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From pen to paper

For many of us, our earliest memories of writing a letter are all wrapped up with the magic of Christmas. In our best cursive script, we’d carefully itemise our wish list to Father Christmas. Then sign, seal and send it off, addressing it to North Pole or whizzing it up the chimney.  These days, the art of letter writing seems to be a dwindling one. But it’s one that we, at Neptune, applaud and think is worth preserving.

If you currently have a neat stack of Christmas cards waiting to be written, you might well be wishing they would write themselves. But, when you think about it, that pile of cards represents so much of what we all love about Christmas. Reaching out to loved ones, celebrating – or rekindling – the love.

It’s also the act of putting pen to paper that we should treasure. Yes, writing each missive will take up a few minutes of your day. But think of what those few moments of thoughtfulness can generate.

The sound of post dropping onto the doormat is a lovely one – especially when you know it’s cards, not bills. That’s how good news should arrive – with the satisfying rattle of the letterbox. And not, we hasten to add, with the automated ping of your inbox.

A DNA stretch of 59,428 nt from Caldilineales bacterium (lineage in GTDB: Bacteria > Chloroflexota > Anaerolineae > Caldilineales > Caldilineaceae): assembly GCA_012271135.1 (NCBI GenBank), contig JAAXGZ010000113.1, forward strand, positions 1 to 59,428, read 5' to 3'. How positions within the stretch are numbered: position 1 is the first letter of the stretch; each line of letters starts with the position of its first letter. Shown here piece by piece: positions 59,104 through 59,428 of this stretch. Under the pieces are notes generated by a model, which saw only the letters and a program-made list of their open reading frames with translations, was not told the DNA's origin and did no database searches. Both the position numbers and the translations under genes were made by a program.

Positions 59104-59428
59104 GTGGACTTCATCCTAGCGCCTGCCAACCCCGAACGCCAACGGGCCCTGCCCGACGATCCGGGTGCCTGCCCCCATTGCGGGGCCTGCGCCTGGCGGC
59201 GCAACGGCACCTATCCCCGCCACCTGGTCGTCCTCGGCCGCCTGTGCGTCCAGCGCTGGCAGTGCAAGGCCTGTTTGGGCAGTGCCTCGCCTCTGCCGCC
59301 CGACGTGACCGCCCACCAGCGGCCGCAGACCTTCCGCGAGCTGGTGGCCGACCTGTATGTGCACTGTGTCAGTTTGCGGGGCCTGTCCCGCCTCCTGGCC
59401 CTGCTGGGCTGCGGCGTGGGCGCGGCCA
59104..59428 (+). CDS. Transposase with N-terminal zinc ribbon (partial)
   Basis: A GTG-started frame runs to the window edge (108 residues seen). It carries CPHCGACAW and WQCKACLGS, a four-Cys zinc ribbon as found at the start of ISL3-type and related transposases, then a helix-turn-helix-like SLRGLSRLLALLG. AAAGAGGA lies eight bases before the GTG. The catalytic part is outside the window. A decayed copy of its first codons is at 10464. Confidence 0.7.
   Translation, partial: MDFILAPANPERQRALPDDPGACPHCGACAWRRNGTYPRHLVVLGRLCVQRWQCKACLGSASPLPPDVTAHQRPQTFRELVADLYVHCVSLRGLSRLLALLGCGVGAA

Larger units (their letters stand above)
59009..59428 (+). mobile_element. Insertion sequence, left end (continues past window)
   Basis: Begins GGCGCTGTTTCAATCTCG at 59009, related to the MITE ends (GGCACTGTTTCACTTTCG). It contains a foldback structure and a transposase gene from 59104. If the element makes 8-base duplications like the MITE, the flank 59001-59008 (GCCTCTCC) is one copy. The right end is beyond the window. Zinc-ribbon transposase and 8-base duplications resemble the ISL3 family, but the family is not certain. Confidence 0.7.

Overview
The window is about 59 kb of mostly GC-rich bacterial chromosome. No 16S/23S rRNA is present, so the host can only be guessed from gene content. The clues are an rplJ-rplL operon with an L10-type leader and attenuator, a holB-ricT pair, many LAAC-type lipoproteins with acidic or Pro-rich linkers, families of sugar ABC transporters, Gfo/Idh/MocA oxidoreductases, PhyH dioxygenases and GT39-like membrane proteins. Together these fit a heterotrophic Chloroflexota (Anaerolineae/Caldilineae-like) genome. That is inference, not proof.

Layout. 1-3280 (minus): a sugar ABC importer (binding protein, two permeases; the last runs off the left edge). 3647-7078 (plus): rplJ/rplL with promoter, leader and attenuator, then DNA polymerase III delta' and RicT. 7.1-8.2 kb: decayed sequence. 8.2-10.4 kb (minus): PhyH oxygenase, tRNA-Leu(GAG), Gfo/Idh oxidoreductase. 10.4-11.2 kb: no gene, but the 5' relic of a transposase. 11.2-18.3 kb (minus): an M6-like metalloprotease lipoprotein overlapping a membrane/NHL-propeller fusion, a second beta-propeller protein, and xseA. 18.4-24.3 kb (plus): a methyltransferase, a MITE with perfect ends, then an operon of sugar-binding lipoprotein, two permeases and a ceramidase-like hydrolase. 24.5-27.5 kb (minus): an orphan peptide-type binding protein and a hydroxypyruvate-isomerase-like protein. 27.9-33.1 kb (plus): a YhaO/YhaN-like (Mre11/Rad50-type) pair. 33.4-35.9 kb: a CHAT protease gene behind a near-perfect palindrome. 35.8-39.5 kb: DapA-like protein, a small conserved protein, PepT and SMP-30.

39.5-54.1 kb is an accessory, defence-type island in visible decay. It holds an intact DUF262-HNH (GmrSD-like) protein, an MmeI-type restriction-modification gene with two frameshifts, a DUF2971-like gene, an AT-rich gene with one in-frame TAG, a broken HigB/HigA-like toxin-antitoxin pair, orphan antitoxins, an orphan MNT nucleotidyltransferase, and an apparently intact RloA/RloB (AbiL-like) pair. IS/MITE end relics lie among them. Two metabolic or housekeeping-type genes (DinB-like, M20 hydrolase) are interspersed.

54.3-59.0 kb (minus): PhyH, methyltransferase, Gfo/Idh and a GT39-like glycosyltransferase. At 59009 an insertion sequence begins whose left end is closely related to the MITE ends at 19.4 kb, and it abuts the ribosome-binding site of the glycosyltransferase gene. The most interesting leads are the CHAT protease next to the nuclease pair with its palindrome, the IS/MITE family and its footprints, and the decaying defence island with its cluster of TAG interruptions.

Yes, it’s tempting to send circular emails, updating friends and family on your year. But emails and texts are how we communicate for business. For work, for deliveries of groceries or to tell someone we’re running late. It’s worth keeping that division between the everyday and the personal at this special time of year.

Aside from the emotional warmth, there are scientific reasons behind why writing letters and cards is important. From the earliest age, our brains process ideas differently we put pen to paper. We consider and then remember things more vividly when we write them down. That’s why children still need to learn to write each letter at a time, not type on a keyboard.

Typing lets us ‘write’ faster – but speed can obliterate all sense of the personal. Handwriting lets our creativity flow. What’s more, our own personal style – our hand – is instantly recognisable to others. After all, the sight of a note written by your own partner, parent or even a grandparent can conjure up their presence as clearly as the sound of their voice. No matter when it was written.

So take time to write cards or letters by hand. Set aside an afternoon or evening. And write something that’s heartfelt. It’s a little disappointing to open a card and read simply your name at the top, the sender’s signature at the bottom. Adding just a few lines to update or send good wishes makes all the difference. It’s better to write ten interesting cards than 20 with a pre-printed message. It’s about quality not quantity.

Writing cards, letters – even present labels – has always been part of the charmed season that is Christmas. This is a time to step back from hurly burly of everyday routines and reconnect. So try to enjoy this tradition rather than rushing it. And, with any luck, you’ll also get to enjoy a stack of handwritten cards in return. 

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